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Osteoporsis Post Menopause

written by: Dr Mike C • edited by: Diana Cooper • updated: 11/8/2010

A woman's fertility begins at puberty with the onset of the first menstrual bleeding and ends at the menopause. Both of these events are marked by hormonal changes in a woman's body. The risk of osteoporosis post menopause increases due to a decline in estrogen levels. It can be treated by HRT.

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    Osteoporosis

    Most people erroneously believe that once they are fully grown their bones don’t change anymore. In reality, bone tissue is continuously lost and replaced; a process known as bone remodelling. As people age, the rate at which bone is lost may begin to outstrip the rate at which new tissue can replace it which leads to lowering of bone density with a consequent decrease in bone strength and an increased likelihood of fracture.

    Osteoporosis literally means porous bone. It is a condition in which the bones (usually in an adult) get weaker over time and are consequently at greater risk of a fracture (i.e. they break more easily). According to the US National Institutes of Health, half of women over the age of fifty, and a quarter of men of that age, will suffer a broken bone due to osteoporosis – so it is a very significant condition affecting many people. In the disease, the bones of the patient become less dense and more fragile over time.

    The condition often develops unremarked, until a bone is broken and the sufferer is given a bone mineral density examination.

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    Female Fertility

    A woman generally becomes able to bear children at puberty and can continue to do so until after the menopause. Both of these major life events are mediated by hormonal changes within the woman’s body. The average age for the onset of the menopause is 51 and it is defined as having taken place when the woman completes twelve menstrual cycles without any menstrual bleeding. The risks of osteoporosis post menopause do increase and are linked to the falling off of the female sex hormone estrogen. Some evidence for this is to be found by comparing osteoporosis incidence between women that have undergone a premature menopause against women of the same age who have not (and consequently have higher estrogen levels).

    The most common bone fracture due to osteoporosis post menopause is a compression fracture of the vertebrae in the spine (although this may go unnoticed by the sufferer). Repeat fractures become more likely and ultimately the condition may lead to curvature of the spine and height loss. Fractures of the hip due to osteoporosis are less common than spinal compression fractures; however, they can be much more serious. Astoundingly, in the USA, a quarter of hip fracture victims over 50 will die within a year of the fracture from related causes such as pneumonia due to reduced mobility. Only one in three women suffering from a hip fracture will recover sufficiently to live independently after their fracture.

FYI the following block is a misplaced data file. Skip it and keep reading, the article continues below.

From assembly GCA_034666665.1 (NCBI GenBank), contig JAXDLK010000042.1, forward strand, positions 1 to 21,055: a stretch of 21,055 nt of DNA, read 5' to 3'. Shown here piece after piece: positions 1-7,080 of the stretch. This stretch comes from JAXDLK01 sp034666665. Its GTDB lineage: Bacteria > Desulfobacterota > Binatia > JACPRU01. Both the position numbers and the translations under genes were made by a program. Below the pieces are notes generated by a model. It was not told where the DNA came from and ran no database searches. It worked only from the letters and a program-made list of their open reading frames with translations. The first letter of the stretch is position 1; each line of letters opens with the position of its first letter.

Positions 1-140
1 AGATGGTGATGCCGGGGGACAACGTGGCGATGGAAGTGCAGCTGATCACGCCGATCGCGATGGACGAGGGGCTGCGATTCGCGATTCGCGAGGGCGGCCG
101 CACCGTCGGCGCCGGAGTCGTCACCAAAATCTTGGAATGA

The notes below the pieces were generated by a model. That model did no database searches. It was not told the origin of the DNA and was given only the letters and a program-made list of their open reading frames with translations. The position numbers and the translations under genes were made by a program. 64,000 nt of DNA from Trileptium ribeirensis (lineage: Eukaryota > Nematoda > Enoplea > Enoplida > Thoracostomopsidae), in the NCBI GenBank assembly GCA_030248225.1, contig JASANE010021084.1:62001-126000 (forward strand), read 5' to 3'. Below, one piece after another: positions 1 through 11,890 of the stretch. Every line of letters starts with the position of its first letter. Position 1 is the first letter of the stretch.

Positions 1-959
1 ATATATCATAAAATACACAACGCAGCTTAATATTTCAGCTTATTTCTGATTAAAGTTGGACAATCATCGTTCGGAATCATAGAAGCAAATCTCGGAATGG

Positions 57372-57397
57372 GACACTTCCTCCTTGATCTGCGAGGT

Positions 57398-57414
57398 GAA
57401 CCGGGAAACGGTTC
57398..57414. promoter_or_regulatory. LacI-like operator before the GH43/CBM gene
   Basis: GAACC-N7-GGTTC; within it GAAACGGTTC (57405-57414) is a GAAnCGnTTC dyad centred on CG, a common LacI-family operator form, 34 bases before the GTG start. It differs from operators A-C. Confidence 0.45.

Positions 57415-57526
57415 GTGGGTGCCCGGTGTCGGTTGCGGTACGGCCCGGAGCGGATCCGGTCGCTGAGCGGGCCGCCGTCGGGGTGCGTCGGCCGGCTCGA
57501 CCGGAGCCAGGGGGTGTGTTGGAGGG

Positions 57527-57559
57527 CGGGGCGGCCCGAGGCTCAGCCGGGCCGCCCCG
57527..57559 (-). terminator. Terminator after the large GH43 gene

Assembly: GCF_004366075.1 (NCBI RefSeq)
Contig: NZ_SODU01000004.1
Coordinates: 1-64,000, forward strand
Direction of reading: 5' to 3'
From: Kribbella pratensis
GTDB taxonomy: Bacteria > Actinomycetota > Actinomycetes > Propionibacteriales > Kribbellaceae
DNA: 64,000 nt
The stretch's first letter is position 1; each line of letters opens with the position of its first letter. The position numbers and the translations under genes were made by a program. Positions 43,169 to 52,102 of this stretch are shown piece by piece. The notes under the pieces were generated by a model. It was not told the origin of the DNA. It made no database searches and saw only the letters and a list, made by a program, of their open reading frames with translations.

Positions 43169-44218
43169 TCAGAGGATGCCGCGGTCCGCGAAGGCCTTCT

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    Treatment And Prevention Of Osteoporosis

    Lifestyle and dietary changes may help to reduce problems associated with osteoporosis. Additionally, treatments have been developed which are designed to maintain bone density such that the problem doesn't worsen. In some post menopausal women, hormone replacement therapy may be offered, but all sufferers benefit from a good diet which is rich in calcium; an essential mineral for bone health. Hormone replacement therapy involves supplementing the body with oestrogen to compensate for the decline of this hormone after the menopause. Normally, hormone replacement therapy would also involve treatment with progesterone since evidence suggests that oestrogen only therapy may lead to cancer of the womb in some cases. Exercises may also be advised to help build muscle to improve the patient’s balance, muscle strength and agility. It is also advisable to take steps to reduce excessive weight both within a general health context but also as a measure to reduce the stress on weakened bones.

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    References

    1. US National Library of Medicine: http://www.nlm.nih.gov/medlineplus/osteoporosis.html
    2. International Osteoporosis Foundation: http://www.iofbonehealth.org/patients-public/about-osteoporosis/what-is-osteoporosis.html
    3. North American Menopause Society: http://www.menopause.org/
    4. BUPA: http://hcd2.bupa.co.uk/fact_sheets/html/menopause.html